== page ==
Good posting, DG. My former company is going to be having some issues, shall we say, because they were advised by an incompetent HR person years ago that "U.S. employees in Kuwait have the same rights as Embassy employees." This was said without ever looking at the Kuwaiti Labor Law. The employees who have been there five years or more who are owed overtime and end of service benefits have been terminated due to "positions being eliminated", when the real reason is because they feel it's too expensive to keep these people on the payroll. Um, class action lawsuit, anyone? It's sad because I'm sure it's not just this one company that has done this.

Desert Girl said...

Thanks. Unfortunately, there isn't a group that supports foreign workers in Kuwait (in these cases - primarily Westerners who would like to know the law and get support if something happens). It really isn't the job of groups like the American Business Council or British Business Forum - although I would think that after decades of operating in Kuwait, they may have considered offering these services to people at some point.

I believe that the OT cases must be first developed (a case) against the sponsor and then the sponsor must sue the company. Yes, employees should find a good lawyer and work together to get their rights.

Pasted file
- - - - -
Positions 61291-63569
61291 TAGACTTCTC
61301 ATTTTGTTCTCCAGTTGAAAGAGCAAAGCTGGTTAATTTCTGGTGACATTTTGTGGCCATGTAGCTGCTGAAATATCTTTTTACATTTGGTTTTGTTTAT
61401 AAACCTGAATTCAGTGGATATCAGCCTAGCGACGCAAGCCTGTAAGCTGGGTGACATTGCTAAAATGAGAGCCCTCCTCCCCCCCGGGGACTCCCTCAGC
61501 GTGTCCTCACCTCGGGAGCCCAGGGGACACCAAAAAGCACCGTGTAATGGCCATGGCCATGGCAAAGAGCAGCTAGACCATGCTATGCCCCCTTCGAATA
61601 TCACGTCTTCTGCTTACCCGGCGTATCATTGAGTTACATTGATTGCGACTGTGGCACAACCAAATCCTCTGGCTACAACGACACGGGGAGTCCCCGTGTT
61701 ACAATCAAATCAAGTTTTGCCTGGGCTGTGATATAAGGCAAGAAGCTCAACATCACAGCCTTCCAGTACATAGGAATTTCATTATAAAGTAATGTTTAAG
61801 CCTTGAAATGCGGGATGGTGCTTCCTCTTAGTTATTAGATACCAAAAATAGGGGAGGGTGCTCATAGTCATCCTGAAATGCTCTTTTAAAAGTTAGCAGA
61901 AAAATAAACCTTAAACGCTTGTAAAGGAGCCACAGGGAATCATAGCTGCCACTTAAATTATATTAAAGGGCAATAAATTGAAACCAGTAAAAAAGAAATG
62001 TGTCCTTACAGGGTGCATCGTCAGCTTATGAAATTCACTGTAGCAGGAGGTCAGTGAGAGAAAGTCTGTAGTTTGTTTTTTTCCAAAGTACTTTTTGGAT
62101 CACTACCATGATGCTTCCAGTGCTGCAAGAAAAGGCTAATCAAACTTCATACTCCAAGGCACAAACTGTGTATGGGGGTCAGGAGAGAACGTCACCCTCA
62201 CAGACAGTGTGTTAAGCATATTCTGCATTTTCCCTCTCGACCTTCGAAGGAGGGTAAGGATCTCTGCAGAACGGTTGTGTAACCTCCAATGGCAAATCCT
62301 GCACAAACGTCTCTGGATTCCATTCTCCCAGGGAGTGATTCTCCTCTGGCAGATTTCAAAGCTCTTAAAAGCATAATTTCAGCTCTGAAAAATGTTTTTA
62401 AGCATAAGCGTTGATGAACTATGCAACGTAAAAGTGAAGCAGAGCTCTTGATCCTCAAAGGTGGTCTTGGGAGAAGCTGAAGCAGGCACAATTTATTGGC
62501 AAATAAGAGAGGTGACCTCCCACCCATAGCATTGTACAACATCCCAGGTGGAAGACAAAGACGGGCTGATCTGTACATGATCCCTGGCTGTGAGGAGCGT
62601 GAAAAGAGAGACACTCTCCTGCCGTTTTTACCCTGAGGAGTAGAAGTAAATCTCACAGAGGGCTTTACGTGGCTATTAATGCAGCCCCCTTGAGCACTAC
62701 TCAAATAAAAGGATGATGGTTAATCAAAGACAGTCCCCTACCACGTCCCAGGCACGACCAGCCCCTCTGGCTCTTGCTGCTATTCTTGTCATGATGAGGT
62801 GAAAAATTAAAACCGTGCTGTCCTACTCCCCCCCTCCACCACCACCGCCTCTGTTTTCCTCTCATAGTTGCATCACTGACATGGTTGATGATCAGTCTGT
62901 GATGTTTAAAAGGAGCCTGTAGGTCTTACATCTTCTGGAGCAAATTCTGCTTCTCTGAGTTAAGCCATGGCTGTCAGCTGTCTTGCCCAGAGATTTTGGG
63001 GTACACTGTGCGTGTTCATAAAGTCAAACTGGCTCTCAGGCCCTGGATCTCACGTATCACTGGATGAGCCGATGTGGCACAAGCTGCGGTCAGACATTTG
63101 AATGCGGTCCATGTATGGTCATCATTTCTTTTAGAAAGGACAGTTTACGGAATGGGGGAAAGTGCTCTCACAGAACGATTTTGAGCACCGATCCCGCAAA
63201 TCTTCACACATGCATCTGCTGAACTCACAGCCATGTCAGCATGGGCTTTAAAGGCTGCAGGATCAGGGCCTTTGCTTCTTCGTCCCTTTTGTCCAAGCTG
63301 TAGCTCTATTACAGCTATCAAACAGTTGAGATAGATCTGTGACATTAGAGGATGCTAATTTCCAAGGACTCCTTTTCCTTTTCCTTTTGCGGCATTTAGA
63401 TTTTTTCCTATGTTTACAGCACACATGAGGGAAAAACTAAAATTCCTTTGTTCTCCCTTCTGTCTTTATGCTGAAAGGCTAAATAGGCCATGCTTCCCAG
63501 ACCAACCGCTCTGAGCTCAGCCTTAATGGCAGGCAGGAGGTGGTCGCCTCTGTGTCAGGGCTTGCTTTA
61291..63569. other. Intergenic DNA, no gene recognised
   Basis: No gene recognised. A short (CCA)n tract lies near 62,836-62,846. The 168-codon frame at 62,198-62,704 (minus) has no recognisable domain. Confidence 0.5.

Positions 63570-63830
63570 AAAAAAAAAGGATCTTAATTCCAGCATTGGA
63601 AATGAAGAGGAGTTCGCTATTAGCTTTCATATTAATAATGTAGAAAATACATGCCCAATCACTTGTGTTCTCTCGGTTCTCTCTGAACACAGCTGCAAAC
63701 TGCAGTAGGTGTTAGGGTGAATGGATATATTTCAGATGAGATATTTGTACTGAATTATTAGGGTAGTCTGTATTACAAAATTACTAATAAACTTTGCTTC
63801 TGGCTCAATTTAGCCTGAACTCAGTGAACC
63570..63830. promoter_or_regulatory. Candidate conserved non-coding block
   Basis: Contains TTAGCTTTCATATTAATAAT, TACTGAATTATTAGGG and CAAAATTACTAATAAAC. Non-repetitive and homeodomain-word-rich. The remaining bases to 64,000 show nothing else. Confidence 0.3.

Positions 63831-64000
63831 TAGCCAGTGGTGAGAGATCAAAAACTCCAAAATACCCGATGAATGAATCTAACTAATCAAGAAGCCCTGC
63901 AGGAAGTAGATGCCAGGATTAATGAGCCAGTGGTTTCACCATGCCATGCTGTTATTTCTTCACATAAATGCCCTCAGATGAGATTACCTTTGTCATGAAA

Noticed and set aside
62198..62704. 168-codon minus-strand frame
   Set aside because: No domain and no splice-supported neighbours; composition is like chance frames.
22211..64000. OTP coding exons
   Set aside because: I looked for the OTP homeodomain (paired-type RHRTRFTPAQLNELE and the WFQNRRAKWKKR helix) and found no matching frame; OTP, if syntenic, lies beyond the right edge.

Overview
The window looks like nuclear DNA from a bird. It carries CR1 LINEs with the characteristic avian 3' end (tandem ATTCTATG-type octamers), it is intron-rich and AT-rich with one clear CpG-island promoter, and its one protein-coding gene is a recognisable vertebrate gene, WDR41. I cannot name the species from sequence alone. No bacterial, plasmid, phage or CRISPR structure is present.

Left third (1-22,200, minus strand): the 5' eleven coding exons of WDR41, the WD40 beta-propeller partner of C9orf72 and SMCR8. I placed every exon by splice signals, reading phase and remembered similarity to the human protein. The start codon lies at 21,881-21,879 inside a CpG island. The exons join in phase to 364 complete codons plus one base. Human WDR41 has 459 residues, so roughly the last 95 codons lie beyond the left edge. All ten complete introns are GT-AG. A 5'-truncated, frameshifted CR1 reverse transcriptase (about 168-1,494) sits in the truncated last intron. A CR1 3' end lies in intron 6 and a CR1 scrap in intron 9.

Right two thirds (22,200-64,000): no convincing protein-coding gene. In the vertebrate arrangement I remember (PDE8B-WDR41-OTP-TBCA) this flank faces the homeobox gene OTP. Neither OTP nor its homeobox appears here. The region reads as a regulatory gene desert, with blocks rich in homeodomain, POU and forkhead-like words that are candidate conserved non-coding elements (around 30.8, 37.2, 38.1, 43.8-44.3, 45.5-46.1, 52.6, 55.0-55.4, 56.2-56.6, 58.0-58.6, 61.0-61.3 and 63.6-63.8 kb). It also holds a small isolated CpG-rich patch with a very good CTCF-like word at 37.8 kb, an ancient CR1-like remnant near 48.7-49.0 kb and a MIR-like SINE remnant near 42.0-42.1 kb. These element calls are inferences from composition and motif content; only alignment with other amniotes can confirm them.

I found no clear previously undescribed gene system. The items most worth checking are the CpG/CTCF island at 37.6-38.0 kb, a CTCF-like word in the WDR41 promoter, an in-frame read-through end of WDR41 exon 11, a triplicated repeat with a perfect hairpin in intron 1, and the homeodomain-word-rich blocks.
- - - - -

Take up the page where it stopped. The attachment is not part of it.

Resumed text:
If employees can prove that they were wrongfully terminated, they may be able to get benefits owed on an employment contract where the company/sponsor has defaulted.

Any way you look at it; it sucks.

Mike Seals said...

DG, as the General Manager for DefCon Support, I had to write and say 'Thanks' for the recommendation.

My guys work very hard to get things done as quickly, and as efficiently, as possible, and they do a great job.

Your point about who the 'authorized signatory is' and how often they are in Kuwait is spot on.

Our company owner, and authorized signatory, is also the Operations Manager for the company, Mr. Hameed Mohammad. He personally goes to the ministries on a daily basis to fix problems, and to stay in touch with the people at the ministries that are doing the work.

Five years ago, we sponsored 2 companies, and now, in addition to those two, we have 39 other companies that we provide sponsorship and local support.

I have to believe it's because we do business in an open and transparent way, and provide the best possible price for our customers.

Thanks again,

Mike Seals
General Manager
DefCon Support

Anonymous said...

By the way, there is a response by the owner of the company who filed the case against the US employees in today's Arab Times, page 6.

Her name is Reham Al-Galawi, and she is apparently the owner of Al Shura, the sponsoring company.